Large signed photograph of Ayn Rand. Inscribed by her to Barbara Branden, “Dear Barbara, you remind me of myself and I wish us both that you remain that way – With love -Ayn June 21, 1951.” While living in New York during the early 1950’s, the recipient, Barbara, and her future husband, Nathaniel Branden, befriended Rand and her husband Frank O’Connor. Not only would the couple go on to become major proponents of Objectivism (establishing the Nathaniel Branden Institute in 1958 with Barbara serving as Rand’s assistant), but their personal lives would be dramatically intertwined with Rand’s. Begrudgingly sanctioned by both Barbara and Frank, Nathaniel began an affair with Ayn in 1954. The secret couple had a very public break in 1968, almost certainly due to Branden’s affair with actress Patrecia Scott who he later married. The photograph measures 8 inches by 10 inches. Matted and framed, which measures 17.5 inches by 19.5 inches. Photographs signed by Rand are rare.
Price: $15,000.00 Item Number: 73070
Photographic portrait of Henry James by John Singer Sargent, boldly signed by James and Sargent. The portrait measures 10.5 inches by 13 inches. Double matted and framed. In fine condition. Rare and desirable signed by both James and Sargent.
Price: $10,000.00 Item Number: 73010
Rare silver gelatin print of French philosopher, novelist, and playwright Jean-Paul Sartre. Inscribed by him in the upper left corner of the image, “A M. Satoru Yamano, sympatheque hommage, Jean-Paul Sartre.” In near fine condition. Matted and framed. The entire piece measures 14 inches by 11 inches.
Price: $9,500.00 Item Number: 123541
Rare original albumen photograph of Ralph Waldo Emerson seated with a book. Boldly signed by Emerson beneath his portrait, “R.W. Emerson.” Matted and framed. The photograph measures 7 inches 4.5 inches. The entire piece measures 11 inches by 13.5 inches. Rare and desirable.
Price: $9,200.00 Item Number: 95206
"I own one copy of Three Stories and Ten Poems and would be very happy if it became valuable": Ernest Hemingway Autograph Letter Excerpt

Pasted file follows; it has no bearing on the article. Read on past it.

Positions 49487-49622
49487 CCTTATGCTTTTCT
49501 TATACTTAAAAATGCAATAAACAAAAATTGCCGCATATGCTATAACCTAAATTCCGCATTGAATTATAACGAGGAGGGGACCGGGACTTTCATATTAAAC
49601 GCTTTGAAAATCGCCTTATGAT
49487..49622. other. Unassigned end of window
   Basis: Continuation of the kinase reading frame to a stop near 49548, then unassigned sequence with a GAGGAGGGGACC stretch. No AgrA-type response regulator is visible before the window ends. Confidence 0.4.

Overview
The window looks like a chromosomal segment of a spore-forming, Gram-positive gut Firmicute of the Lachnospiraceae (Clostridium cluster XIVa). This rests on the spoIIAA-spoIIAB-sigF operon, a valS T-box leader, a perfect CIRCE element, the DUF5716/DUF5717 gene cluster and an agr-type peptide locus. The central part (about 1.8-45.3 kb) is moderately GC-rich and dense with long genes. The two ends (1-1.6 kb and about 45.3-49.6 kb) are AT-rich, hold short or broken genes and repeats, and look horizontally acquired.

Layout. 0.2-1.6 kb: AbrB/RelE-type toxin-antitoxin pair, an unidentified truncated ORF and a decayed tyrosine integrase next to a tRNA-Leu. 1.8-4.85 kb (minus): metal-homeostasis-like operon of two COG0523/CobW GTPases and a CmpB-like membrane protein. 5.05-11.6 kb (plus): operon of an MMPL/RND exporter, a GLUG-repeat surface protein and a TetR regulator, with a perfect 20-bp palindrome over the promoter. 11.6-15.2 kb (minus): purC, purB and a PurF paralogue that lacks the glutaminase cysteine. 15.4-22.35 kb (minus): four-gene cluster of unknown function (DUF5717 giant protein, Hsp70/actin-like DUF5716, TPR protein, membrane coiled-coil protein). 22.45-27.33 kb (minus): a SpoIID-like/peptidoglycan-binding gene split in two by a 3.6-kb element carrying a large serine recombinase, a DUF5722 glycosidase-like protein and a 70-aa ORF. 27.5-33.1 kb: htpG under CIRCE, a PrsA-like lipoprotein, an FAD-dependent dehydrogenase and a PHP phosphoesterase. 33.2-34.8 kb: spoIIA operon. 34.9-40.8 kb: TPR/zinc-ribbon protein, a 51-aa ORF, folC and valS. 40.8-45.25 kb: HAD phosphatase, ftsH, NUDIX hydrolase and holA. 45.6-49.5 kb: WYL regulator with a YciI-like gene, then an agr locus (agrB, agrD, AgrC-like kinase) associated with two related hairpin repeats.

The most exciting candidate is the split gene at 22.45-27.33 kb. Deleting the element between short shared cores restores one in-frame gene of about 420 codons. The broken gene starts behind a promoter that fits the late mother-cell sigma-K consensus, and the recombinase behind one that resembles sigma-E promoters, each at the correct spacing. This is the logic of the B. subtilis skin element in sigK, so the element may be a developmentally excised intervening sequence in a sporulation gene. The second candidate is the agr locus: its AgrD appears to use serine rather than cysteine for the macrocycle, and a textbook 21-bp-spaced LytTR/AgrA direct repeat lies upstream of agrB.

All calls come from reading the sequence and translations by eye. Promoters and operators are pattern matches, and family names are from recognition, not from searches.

Chicago: The Walden Book Shop, 1930.
Rare letter excerpt boldly signed by Ernest Hemingway. Published by the Walden Book Shop in 1930, the introduction begins "The following notes are excerpts from a Hemingway letter in answer to questions concerning editions and numbers of copies." It goes on to provide a long italicized quote from the letter in which Hemingway describes the printings of his early books from Three Stories and Ten Poems through the forthcoming Men Without Women (1927). The quote reads, in part: “…The books have been Three Stories and Ten Poems, Contact Press, 1953-350 copies out of print, In Our Times, Three Mountains Press, 1924, 150, I think…They claim to be issuing a new edition. Then Scribners published The Torrents of Spring in the spring of 1926 in an unrestrained edition and The Sun Also Rises came out in the same year with, I believe an attempt made to print and sell as many as possible…I own one copy of Three Stories and Ten Poems and would be very happy if it became valuable in order that I might have something to leave to my children.” Signed by Hemingway in he lower right corner of the pamphlet. In fine condition. Double matted and framed with a portrait of Hemingway. The entire piece measures 26 inches by 17 inches. An exceptional example.
Price: $8,200.00 Item Number: 95977
"My Dear Stoker.....I don't know how to thank you enough. Sincerely Yours S.L. Clemens": Mark Twain Autographed Letter Signed To Bram Stoker
Autograph letter signed from Mark Twain to Bram Stoker, who he thanks for a photograph of Henry Irving, “My Dear Stoker: It is a wonderful picture. I have never seen one of Irving before that could at all compare with it. I don’t know how to thank you enough. Sincerely Yours S.L. Clemens December 27, 93.” With the transmittal envelope in Twain’s, signed “From S.L. Clemens To Bram Stoker, Abby’s Theatre.” The famous British actor Henry Irving was one of the inspirations for Count Dracula, the title character of the 1897 novel Dracula. Matted and framed. The entire piece measures 14 inches by 18 inches. A nice association linking these two great writers.
Price: $7,800.00 Item Number: 31008